The exchange can be seen as serving either of two main purposes. One is compensation for labor of the woman that is now lost to her marital family. The other is to make marriages strong by involving the families, with the exchange of goods symbolizing eating together as a family. Above all, most South Sudanese will be heard talking about marriage solely as a way to procreate, and that has implications for the freedom of the woman to decide on her sexuality, childbirth and work.

Finally, who marries whom is a function of ethnic belonging, the mode of livelihood, and the level of tolerance that some ethnic groups to allow their children to marry into "tribes" other than their own. For example, if a boy from the Zande has interest in marrying a girl from the Nuer, the whole affair can be quite complicated with regards to what the Zande family would pay to the Nuer family, with cattle as a livelihood of one and farming the other. On the other hand, for a country in search for a collective national belonging, such cross-ethnic marriages might become among the fastest way to integrate all South Sudanese into a national identity that is determined by citizenship and not by ethnic identity. This is an example of how modern times force social change.

Some Southerners, whether living in the North or the South, are more receptive to islam then others, depending on their tribal and regional background. For example, the tribes in the Upper Nile region (Dinka, Shilluk, Nuer) are reportedly less susceptible to Islamization, given their strong tribal traditions and structures. Their cultural background, including experience with slavery and colonialism also makes them suspicious of outside influence. Tribes in Equatoria are, apparently, not at all open to Islam. Equatoria has no borders with the North and there has been historically little contact or assimilation. Most equatorians are followers of traditional religions and they maintain strong cultural and tribal customs. Slavery and its attendant warfare have made them hostile to outsiders, especially Muslims. In contrast, tribes living on the border with the north, due to long-term interaction with Northerners, are already somewhat assimilated and thus, more receptive to Islam. The tribes in Bahr el Ghazal, in the south east, have historically intermarried and mixed with the Northerners living on their borders. They have assimilated for convenience and are, as a result, more easily islamized.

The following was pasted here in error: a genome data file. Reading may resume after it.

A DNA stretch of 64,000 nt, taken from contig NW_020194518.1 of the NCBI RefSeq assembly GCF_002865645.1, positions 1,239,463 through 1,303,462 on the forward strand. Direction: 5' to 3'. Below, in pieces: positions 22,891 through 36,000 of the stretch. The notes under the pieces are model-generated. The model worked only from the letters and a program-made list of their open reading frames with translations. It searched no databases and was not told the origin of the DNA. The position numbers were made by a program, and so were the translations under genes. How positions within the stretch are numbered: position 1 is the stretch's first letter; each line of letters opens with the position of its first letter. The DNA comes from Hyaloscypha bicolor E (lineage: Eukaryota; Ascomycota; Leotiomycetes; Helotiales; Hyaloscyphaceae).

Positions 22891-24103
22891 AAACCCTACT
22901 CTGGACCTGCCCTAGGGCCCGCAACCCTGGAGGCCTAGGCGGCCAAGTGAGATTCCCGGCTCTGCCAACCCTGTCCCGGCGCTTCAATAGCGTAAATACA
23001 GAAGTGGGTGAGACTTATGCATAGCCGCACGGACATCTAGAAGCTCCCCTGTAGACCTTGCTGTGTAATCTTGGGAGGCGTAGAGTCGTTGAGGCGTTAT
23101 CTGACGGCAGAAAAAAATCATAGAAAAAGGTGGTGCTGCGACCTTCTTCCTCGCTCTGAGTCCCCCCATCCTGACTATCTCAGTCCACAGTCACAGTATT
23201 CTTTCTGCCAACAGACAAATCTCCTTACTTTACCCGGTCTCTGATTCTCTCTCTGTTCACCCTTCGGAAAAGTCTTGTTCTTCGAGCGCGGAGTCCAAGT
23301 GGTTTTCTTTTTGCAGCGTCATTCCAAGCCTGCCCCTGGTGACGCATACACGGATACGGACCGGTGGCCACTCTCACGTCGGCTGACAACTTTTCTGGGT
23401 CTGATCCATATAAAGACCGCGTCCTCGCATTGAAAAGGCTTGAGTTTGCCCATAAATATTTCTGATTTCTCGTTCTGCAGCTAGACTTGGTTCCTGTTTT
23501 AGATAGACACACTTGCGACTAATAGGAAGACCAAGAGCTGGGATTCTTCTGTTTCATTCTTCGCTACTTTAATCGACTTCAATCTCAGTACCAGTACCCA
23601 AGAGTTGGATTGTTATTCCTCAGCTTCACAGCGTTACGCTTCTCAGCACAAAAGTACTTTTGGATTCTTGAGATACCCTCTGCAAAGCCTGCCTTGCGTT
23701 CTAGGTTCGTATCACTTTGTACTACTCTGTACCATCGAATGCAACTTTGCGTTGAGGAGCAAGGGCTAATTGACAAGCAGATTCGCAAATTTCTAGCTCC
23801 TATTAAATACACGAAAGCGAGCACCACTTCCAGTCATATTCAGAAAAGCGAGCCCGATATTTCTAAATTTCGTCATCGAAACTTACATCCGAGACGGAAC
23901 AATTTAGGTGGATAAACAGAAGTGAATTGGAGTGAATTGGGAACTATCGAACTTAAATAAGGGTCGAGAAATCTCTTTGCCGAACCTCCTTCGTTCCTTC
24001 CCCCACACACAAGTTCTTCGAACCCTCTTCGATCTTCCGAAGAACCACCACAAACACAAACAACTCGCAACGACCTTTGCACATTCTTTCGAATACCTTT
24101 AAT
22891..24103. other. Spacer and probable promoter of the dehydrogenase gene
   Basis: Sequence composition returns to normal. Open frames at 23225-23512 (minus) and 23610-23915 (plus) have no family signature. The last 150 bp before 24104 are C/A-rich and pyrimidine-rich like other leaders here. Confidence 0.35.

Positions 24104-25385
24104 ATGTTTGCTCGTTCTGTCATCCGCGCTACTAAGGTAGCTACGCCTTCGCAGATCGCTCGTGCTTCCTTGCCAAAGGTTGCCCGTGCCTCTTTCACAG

Pervasive ethnic tensions in many parts of the country often resulted in the theft of cattle, which defined power and wealth in many traditional communities. Competition for resources to maintain large cattle herds often resulted in conflict. Longstanding grievances over perceived or actual inequitable treatment and distribution of resources and political exclusion contributed to conflict.

South Sudan has a long history of cattle raiding, often resulting in territorial, ethnic, and communal conflicts over migration patterns, access to water, and land, in addition to theft. Following the decades of civil war, cattle rustling became more deadly because of the widespread use and availability of small arms. Cattle rustling is common in Southern Sudan, especially at the end of the dry season when water is the most scarce and herds must travel the furthest. The Lou Nuer are not the only victims of rustling in Jonglei, as all cattle herding groups in the region, including Dinka and Murle, have explained that intertribal, and even interclan, cattle raids are a fact of life. Cattle herders are unwilling to disarm largely because of a lack of confidence in the Government's ability to provide security, a general distrust of the Government, and because no one wants to be the first to disarm and leave themselves vulnerable to the other raiding groups.

Despite unifying events such as the 2006 Juba Peace Accord, which brought significant numbers of formerly pro-Khartoum Southern Sudan Defense Forces militia into the Government of Southern Sudan (GOSS), greater Upper Nile region, which includes Upper Nile, Unity, and Lakes states in addition to Jonglei, remains the most unstable region in Southern Sudan. Underlying the political conflict has been traditional tribal cattle-raiding, as well as lack of well-established government security forces in rural areas and unsuccessful disarmament in the region due to the fact that some groups will not voluntarily disarm in the absence of government security. In general, the lack of effective policing and governance hampers the ability of former combatant groups to transition to civilian governance structures. Small arms are widely available and carried by civilians in rural areas. In this environment, traditional cattle-raiding and resource conflicts easily escalate into violent encounters.